photoset: the sign of the cross


It was not that Claudette discouraged familiarity; it was rather that she was in such control of her sexuality that she could channel it into her characters. Fredric March realized early in the Manslaughter shoot that Claudette had a rare combination of sensuality and propriety: “There was such a tremendous, smoldering sensuality to her, and that kind of chemistry usually would make the average woman a wanton, but Claudette had dignity and a sense of fitness of things." 

For The Sign of the Cross casting was almost complete but DeMille lacked a Poppea, the empress-wife of Nero. He was aware of Claudette, a regular on the Paramount lot; she intrigued him with her banked-down sensuality that could flare up, enkindling a scene of intimacy and leaving a residue of embers when passion was spent. Poppea was really a supporting role (Claudette had a total of five scenes), but DeMille was determined to give her enough screen time to leave an impression. Claudette enjoyed playing the oversexed Poppea. The first time she appears on screen, she is luxuriating in a sunken pool of black marble supposedly filled with donkey’s milk, the empress’s favorite form of bathing.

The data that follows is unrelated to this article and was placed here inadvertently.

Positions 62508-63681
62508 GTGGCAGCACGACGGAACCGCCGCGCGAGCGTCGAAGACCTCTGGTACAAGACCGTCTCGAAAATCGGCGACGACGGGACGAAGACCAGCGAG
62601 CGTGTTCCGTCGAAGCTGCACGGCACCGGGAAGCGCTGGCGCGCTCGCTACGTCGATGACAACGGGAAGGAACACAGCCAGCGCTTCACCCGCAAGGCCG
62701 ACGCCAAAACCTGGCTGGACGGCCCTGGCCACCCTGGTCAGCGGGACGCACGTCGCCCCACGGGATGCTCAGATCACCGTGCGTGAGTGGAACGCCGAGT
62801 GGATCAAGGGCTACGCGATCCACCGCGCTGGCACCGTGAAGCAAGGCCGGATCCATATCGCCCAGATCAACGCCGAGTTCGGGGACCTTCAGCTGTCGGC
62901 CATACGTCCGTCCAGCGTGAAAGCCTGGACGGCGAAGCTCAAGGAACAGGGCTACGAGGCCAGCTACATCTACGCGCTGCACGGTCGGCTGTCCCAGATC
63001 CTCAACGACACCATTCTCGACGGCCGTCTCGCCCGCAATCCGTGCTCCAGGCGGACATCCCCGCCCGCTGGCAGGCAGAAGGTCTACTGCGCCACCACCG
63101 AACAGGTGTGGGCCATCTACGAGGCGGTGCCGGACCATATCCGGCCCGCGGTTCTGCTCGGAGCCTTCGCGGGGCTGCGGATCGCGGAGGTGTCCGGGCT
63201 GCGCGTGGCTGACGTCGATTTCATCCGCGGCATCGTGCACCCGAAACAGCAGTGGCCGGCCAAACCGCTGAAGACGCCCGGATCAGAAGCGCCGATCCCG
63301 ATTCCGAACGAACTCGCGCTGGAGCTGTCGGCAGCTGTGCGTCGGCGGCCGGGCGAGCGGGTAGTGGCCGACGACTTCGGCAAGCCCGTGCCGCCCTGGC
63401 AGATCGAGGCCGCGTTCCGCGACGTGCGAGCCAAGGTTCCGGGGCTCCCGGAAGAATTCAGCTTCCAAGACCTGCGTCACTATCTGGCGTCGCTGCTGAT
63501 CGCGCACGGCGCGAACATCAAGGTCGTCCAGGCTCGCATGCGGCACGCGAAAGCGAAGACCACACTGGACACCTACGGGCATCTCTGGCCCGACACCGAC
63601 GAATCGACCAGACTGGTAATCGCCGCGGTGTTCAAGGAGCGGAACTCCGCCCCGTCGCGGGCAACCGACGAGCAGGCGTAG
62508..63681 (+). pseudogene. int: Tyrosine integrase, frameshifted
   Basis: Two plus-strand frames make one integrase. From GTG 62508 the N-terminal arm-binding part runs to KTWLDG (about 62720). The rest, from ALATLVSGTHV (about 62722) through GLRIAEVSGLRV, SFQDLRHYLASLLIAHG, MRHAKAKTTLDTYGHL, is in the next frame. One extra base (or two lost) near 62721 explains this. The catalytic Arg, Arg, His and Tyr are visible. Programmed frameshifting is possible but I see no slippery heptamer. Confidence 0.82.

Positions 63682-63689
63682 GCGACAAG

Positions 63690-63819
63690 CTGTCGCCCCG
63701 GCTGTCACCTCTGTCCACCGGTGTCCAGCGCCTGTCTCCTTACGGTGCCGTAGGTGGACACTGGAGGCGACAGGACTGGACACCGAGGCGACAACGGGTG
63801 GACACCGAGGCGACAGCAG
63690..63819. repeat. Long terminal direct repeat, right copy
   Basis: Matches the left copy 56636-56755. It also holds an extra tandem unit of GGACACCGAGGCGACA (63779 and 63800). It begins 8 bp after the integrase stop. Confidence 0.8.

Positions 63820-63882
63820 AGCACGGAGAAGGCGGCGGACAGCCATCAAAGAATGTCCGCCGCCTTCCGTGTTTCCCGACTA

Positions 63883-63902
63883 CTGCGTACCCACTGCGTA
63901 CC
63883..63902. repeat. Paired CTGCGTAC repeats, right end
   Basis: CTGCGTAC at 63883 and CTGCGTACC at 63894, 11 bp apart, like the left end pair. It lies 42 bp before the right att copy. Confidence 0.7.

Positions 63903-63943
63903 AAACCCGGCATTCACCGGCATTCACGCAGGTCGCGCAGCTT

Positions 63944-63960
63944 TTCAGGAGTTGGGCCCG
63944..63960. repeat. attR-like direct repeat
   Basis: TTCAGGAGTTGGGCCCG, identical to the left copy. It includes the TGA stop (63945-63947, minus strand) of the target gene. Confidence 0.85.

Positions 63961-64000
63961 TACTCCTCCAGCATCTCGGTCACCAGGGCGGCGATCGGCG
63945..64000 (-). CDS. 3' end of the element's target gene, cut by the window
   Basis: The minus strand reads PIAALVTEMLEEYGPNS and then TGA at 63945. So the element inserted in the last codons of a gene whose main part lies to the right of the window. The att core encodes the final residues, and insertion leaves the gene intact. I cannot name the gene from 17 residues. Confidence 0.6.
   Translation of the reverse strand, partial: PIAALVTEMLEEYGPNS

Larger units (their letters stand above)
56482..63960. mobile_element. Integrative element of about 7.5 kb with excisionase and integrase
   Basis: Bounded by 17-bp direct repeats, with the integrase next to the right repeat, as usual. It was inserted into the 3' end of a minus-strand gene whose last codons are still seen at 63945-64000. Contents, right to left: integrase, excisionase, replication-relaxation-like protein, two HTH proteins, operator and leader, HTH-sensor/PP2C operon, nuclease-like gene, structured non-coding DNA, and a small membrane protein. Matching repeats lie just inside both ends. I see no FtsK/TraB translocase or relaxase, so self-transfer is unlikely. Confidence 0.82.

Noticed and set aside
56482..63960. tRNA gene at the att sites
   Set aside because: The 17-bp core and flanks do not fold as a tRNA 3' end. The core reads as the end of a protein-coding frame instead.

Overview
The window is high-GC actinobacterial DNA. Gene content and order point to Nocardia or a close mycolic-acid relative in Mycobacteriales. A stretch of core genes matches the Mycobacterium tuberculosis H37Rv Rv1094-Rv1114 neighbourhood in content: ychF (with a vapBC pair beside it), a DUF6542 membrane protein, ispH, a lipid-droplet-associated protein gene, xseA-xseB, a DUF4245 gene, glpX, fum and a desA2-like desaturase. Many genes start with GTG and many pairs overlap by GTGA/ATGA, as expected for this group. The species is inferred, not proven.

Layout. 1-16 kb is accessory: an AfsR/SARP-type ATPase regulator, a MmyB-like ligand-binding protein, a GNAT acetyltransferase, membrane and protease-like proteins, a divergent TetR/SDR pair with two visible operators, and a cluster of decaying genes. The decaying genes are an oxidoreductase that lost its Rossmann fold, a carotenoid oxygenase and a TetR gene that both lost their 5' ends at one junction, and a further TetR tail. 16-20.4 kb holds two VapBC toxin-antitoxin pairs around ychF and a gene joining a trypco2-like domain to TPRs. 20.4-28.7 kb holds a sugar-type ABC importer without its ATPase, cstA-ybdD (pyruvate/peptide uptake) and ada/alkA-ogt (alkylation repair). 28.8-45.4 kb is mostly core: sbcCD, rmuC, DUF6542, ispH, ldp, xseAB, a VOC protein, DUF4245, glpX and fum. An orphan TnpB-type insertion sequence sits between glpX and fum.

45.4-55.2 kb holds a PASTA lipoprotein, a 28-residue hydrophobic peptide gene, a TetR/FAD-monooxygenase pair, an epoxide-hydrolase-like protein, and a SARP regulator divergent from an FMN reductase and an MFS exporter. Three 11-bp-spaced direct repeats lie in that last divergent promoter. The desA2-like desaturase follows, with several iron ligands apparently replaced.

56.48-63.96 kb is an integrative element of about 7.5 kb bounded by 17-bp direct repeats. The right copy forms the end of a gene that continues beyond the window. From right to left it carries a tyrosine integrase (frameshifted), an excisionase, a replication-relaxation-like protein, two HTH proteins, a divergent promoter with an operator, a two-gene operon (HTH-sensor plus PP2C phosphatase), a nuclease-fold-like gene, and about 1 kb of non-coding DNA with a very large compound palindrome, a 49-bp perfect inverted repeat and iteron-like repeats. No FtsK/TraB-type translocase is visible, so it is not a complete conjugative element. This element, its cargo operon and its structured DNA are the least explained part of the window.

Charles Laughton as the emperor Nero in The Sign of the Cross  (Cecil B. DeMille, 1932)

DeMille was afraid Laughton was too camp in the role. Turns out he gave it just the right amount of camp. The Sign of the Cross is really a must-see for Old Hollywood lovers.

“Everybody on the Paramount lot had a crush on her,” says producer A. C. Lyles, then an office boy. And once the public was treated to the titillating sight of an unclothed Colbert frolicking in a bath of ass’s milk, she attracted legions of new admirers. “Two men with cardboard stirred up the milk at the other end of the bathtub so it would make waves,” she disclosed to Rex Reed, “and the milk went below my nipples. DeMille would yell ‘Cut!’ till they got more milk above the censorship level. I was sweating like hell in all that hot milk!” DeMille, however, was forced to use the footage already shot when, after a dinner break, everyone returned to the set to find that the milk had cooled down and curdled into cheese.

Claudette Colbert in The Sign of the Cross (1932)